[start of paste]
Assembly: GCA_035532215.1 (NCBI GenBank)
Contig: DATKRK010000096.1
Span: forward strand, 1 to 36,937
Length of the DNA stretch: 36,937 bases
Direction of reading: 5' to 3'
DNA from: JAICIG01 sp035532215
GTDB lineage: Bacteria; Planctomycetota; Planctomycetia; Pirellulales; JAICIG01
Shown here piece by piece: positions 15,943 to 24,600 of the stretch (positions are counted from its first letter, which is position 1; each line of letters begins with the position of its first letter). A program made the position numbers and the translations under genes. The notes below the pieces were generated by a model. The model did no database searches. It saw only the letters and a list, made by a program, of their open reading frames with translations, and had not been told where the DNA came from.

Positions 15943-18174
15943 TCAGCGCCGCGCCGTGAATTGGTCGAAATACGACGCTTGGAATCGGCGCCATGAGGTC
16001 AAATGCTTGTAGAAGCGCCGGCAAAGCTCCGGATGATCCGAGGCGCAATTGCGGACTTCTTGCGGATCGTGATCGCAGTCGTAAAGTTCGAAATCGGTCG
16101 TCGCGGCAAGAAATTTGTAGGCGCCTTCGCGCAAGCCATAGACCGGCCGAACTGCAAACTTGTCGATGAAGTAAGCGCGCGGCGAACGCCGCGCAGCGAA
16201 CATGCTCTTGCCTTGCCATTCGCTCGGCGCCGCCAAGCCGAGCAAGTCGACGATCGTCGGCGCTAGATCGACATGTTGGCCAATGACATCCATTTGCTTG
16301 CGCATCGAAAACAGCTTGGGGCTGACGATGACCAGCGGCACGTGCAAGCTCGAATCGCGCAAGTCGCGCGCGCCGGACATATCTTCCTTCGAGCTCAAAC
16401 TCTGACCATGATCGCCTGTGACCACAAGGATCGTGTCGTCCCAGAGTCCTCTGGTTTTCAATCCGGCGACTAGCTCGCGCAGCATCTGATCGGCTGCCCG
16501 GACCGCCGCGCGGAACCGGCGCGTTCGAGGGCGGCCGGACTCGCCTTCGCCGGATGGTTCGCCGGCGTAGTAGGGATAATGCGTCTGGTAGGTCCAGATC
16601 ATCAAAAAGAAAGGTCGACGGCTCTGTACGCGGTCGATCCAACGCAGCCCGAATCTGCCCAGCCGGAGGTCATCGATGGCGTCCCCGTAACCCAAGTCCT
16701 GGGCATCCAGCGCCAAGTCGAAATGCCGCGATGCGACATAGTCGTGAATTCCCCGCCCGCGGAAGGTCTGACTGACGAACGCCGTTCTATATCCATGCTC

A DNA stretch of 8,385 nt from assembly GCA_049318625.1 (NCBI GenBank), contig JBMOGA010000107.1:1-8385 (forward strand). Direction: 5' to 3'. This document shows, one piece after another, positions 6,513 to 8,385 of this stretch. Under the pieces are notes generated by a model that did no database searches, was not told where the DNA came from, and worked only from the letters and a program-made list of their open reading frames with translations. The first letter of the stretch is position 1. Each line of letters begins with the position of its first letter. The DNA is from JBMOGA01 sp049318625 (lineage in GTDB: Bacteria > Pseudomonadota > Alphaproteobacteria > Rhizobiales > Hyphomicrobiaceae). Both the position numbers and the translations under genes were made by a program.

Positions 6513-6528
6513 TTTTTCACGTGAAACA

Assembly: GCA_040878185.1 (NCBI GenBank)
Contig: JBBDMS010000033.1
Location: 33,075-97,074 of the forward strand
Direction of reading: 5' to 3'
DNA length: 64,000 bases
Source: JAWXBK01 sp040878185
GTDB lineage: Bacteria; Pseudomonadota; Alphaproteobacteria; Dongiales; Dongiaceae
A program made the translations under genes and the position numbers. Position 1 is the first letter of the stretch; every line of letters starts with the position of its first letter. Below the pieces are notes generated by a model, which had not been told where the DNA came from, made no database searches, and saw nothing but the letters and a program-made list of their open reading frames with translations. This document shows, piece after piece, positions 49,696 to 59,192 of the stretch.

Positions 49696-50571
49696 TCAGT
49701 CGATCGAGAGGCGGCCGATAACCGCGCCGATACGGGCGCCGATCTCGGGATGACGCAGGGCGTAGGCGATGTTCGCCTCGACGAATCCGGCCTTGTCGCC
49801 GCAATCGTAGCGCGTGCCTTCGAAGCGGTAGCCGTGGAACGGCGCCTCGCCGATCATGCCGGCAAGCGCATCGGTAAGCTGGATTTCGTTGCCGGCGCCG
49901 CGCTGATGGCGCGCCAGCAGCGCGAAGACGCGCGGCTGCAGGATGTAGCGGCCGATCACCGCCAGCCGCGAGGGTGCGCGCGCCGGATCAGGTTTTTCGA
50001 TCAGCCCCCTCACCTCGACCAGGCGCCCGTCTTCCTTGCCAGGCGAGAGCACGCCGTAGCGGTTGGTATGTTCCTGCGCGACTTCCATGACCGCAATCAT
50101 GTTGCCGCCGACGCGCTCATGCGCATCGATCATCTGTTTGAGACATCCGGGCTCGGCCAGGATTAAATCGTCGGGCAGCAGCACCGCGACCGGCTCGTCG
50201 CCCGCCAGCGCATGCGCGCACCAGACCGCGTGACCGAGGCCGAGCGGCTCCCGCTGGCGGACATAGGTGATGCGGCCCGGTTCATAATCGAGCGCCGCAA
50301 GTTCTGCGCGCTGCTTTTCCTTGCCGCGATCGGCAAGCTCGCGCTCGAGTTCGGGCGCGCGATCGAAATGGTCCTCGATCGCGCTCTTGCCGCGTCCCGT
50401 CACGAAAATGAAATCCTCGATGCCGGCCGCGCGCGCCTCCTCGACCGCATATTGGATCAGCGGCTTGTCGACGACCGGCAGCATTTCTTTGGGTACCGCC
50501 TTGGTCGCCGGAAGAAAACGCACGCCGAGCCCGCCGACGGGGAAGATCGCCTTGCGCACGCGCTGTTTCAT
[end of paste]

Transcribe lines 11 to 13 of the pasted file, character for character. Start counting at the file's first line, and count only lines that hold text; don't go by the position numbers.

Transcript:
16001 AAATGCTTGTAGAAGCGCCGGCAAAGCTCCGGATGATCCGAGGCGCAATTGCGGACTTCTTGCGGATCGTGATCGCAGTCGTAAAGTTCGAAATCGGTCG
16101 TCGCGGCAAGAAATTTGTAGGCGCCTTCGCGCAAGCCATAGACCGGCCGAACTGCAAACTTGTCGATGAAGTAAGCGCGCGGCGAACGCCGCGCAGCGAA
16201 CATGCTCTTGCCTTGCCATTCGCTCGGCGCCGCCAAGCCGAGCAAGTCGACGATCGTCGGCGCTAGATCGACATGTTGGCCAATGACATCCATTTGCTTG